He looked up, expecting shouting, slamming of hands on tables, or at least aflat “what.” He would even have tolerated a small amount of violence beinginflicted upon his person, though it was important for the sake of disciplinethat some lines remain uncrossed. Instead, Naruto was completely silent.

“My father… was the Fourth Hokage.”


Naruto didn’t even know where to start with this. He literally didn’t. He feltlike his brain had been completely locked up by the revelation. There were toomany implications. He couldn’t process them all. Or any of them. As soon as hestarted on one, his thought process was disrupted by another.

“I know this is a lot to take in, Naruto. Don’t try to figure it all out atonce,” the Third advised him. He was starting to update his perspective onNaruto, who was clearly much more intelligent, and much less… uncomplicatedthan he’d appeared to be. Suddenly, the Hokage could see Naruto’s parents inhim in a way he never could before, however hard he’d tried. Minato’s razor-edged intelligence, so sharp he had a tendency to cut himself, and Kushina’sundeflectable angry passion… Naruto wasn’t his parents, but thinking of themhelped the old man know how to deal with him.

“I’m going to tell you the story in order. It should answer many of yourquestions. The rest we can talk about at the end.”

Naruto nodded.

“Your parents met when they were young, not much older than you. Theirrelationship was… unique, in many ways. Your mother was strong-willed, short-tempered, fiery. She told me once, much later on, that keeping that intensecore of fire going inside her was what helped her cope with the strain ofcontaining the Nine-Brains - if her thoughts and feelings were rapid, intense,moving in straight lines, it was that much harder for them to be influenced orcorrupted. You have to understand, her seal was very different from yours. Sheonly had limited protection from the Demon Fox’s corrosive influence.”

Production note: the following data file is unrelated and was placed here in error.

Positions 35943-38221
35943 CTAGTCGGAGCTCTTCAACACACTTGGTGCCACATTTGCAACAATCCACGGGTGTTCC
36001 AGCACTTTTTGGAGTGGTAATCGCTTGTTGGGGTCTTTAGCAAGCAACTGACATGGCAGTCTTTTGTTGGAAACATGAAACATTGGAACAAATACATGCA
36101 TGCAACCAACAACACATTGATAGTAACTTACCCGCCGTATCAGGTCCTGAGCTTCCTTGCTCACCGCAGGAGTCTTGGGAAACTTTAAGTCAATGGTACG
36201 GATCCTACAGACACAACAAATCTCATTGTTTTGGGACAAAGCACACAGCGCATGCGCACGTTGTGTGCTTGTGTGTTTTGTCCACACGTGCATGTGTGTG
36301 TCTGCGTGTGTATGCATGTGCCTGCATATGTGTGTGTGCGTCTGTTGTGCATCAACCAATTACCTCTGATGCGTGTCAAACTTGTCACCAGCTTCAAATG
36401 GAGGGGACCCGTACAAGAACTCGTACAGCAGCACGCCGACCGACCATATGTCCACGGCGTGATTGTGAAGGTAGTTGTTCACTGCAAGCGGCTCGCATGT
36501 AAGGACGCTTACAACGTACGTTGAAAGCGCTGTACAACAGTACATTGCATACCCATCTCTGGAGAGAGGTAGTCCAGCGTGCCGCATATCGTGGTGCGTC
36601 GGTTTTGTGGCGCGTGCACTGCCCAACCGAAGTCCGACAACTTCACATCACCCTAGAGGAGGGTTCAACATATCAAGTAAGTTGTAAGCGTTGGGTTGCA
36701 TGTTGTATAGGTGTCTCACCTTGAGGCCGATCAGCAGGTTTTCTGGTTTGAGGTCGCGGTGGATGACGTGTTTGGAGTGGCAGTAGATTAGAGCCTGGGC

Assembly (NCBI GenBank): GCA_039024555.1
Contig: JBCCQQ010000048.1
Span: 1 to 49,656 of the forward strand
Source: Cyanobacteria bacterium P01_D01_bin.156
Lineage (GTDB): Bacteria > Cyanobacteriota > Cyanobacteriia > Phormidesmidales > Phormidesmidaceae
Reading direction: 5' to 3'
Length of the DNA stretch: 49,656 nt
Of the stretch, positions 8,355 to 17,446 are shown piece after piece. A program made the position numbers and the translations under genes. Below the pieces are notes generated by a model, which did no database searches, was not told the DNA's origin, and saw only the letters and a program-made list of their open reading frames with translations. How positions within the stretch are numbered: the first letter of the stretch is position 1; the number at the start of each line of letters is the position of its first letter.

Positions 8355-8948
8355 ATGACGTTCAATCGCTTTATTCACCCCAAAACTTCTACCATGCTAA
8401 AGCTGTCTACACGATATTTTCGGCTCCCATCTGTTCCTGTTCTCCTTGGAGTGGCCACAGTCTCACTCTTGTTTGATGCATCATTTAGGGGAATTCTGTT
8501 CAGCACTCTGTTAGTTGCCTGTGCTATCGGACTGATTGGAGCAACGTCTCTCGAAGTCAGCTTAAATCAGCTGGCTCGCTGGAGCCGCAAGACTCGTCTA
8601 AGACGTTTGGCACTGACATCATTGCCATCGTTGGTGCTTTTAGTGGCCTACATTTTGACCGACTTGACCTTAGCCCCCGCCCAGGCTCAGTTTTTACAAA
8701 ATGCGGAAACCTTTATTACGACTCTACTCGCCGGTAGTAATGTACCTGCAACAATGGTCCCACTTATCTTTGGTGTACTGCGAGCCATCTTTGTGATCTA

Naruto wanted to ask about this, but had already agreed to wait.

“As for your father… have you ever heard the term ‘Yamato Nadeshiko’?”


That was more like it, the Hokage thought to himself.

“You’re telling me the Fourth Hokage, my father, was the epitome oftraditional feminine beauty,” Naruto stated in the same flat, disbelievingvoice.

“In a manner of speaking,” the Hokage smiled. “If Kushina was like fire, thenhe was like flowing water. He was soft, gentle, quick to laugh or to forgive,patient and slow to anger. He always looked out for others, and had a deepsense of responsibility. And at the same time, he had an inner core of steel,a courage and strength that allowed him to fight for the village andultimately become its greatest protector.”